The 3M policy, for example, outlines certain basic standards that begin with the company’s general policies, including its code of conduct. Other tenants of the social media standard include: “Be transparent; be sensible; be responsible; protect confidential and proprietary information; don’t forget your 3M job and be thoughtful when mixing your business and personal lives.” This last point is echoed in the Gallagher social media policy, which further reminds employees to add disclaimers such as: “The views expressed on this post are mine and do not necessarily reflect the views of Arthur J. Gallagher & Co.”
For a large, multinational company like 3M, though, there were a number of challenges to overcome.
“We wanted to make sure the standards reflected the very different markets we serve and our business groups,” says Jim Zappa, vice president, associate general counsel and chief compliance officer at 3M. “The social media sophistication in those groups (such as consumer and healthcare) varies, so rather than develop a detailed standard that creates requirements based on how much they use social media, we developed parameters in which they operate.”
The 3M legal team described these parameters as “guardrails,” which protect and guide employees, but allow them for flexibility within a certain framework.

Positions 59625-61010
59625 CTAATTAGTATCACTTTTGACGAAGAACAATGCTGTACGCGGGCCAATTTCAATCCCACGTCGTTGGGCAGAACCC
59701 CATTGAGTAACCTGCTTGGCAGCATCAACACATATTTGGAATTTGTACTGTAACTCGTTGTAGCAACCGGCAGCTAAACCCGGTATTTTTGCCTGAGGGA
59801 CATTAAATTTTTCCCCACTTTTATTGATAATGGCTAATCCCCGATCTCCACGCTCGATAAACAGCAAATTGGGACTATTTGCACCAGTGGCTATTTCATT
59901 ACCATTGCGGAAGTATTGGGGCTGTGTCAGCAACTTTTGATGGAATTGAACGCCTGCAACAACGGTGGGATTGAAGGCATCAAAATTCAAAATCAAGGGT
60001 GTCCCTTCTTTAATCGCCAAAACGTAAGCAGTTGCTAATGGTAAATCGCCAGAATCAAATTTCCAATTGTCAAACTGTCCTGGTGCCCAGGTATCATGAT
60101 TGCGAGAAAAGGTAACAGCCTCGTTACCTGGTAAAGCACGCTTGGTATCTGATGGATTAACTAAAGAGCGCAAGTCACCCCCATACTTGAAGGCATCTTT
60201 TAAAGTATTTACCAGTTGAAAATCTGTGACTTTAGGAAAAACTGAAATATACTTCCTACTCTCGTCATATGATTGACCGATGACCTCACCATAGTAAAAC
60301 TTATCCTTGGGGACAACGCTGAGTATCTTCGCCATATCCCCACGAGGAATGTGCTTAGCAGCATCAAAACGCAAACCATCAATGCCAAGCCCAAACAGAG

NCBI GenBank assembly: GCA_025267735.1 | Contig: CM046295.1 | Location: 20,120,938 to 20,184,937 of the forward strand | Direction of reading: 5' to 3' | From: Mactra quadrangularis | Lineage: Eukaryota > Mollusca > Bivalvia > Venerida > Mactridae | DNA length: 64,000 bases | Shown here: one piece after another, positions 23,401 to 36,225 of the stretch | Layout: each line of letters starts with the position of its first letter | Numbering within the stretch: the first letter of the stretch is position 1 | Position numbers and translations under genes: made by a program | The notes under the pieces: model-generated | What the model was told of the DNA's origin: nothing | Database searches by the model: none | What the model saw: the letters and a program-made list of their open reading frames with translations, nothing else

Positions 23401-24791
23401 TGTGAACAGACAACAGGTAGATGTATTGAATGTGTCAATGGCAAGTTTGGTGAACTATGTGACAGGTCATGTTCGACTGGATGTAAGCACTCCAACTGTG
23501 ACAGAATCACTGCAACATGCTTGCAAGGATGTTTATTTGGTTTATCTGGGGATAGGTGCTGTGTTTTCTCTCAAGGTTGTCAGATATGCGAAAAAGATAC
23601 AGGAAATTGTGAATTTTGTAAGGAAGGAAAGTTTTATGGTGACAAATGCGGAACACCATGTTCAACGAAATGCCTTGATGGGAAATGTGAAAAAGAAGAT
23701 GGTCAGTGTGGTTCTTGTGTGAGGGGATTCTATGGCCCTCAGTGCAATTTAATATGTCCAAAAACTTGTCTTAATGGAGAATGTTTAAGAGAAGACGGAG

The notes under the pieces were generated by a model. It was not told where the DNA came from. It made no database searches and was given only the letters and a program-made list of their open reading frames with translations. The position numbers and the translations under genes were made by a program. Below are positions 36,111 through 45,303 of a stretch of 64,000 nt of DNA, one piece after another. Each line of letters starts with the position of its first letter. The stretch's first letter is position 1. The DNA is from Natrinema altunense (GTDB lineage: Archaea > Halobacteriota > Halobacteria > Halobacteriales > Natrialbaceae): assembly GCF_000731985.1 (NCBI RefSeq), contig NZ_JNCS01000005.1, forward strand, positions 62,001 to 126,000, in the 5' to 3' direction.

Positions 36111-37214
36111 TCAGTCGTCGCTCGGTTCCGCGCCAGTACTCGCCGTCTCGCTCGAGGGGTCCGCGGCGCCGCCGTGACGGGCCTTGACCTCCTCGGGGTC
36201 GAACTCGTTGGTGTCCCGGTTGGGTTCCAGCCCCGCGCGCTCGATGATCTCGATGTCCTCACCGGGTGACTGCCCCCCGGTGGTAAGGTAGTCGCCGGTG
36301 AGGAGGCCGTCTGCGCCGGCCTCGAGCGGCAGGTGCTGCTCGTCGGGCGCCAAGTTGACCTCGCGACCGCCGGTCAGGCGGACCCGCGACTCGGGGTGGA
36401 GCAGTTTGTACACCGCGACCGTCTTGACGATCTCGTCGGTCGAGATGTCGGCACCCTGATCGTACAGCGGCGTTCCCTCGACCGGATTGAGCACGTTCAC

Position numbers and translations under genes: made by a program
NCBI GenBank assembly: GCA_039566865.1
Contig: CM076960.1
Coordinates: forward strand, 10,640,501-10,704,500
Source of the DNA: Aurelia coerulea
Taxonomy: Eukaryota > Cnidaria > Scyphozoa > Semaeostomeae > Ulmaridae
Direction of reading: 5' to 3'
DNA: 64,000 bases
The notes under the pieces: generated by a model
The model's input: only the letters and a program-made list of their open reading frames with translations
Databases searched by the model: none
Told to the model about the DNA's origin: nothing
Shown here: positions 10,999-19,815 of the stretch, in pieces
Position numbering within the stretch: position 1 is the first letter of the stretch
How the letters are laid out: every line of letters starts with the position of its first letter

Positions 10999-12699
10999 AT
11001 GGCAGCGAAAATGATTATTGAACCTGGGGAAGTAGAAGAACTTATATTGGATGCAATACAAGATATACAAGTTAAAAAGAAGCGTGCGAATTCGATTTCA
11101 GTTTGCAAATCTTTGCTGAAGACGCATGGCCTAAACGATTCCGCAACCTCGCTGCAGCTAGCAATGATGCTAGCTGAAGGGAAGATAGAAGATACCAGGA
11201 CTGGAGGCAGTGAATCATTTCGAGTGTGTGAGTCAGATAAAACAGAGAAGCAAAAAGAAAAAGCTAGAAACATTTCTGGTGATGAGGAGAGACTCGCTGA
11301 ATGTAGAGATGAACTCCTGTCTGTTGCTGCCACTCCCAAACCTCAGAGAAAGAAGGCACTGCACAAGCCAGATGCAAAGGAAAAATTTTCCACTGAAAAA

Of course, a comprehensive policy will involve a number of stakeholders. “Get the legal side involved,” advises Leong. “Get input from compliance, risk management, marketing, HR. Make it a collaborative effort.”
At Arthur J. Gallagher & Co., there are also a number of departments involved in the social media policy, though each member of the team has a specific responsibility. The company hired a specialist to head up social media initiatives. She is the point person for social media, but she involves other members of the team, such as the chief ethics officer, chief compliance officer, members of the HR team and, of course, the general counsel.
According to Mike Kauffman, senior division counsel at 3M, the company’s social media standard initiative was jumpstarted by the general counsel in 2009, as were the revisions to the policy that were drafted in 2013.
“The privacy attorney was a co-chair and I was the other co-chair,” he explains. “We pulled in other experts in legal, from software to IP issues to employee issues as well as paralegals and the consumer and business legal team.”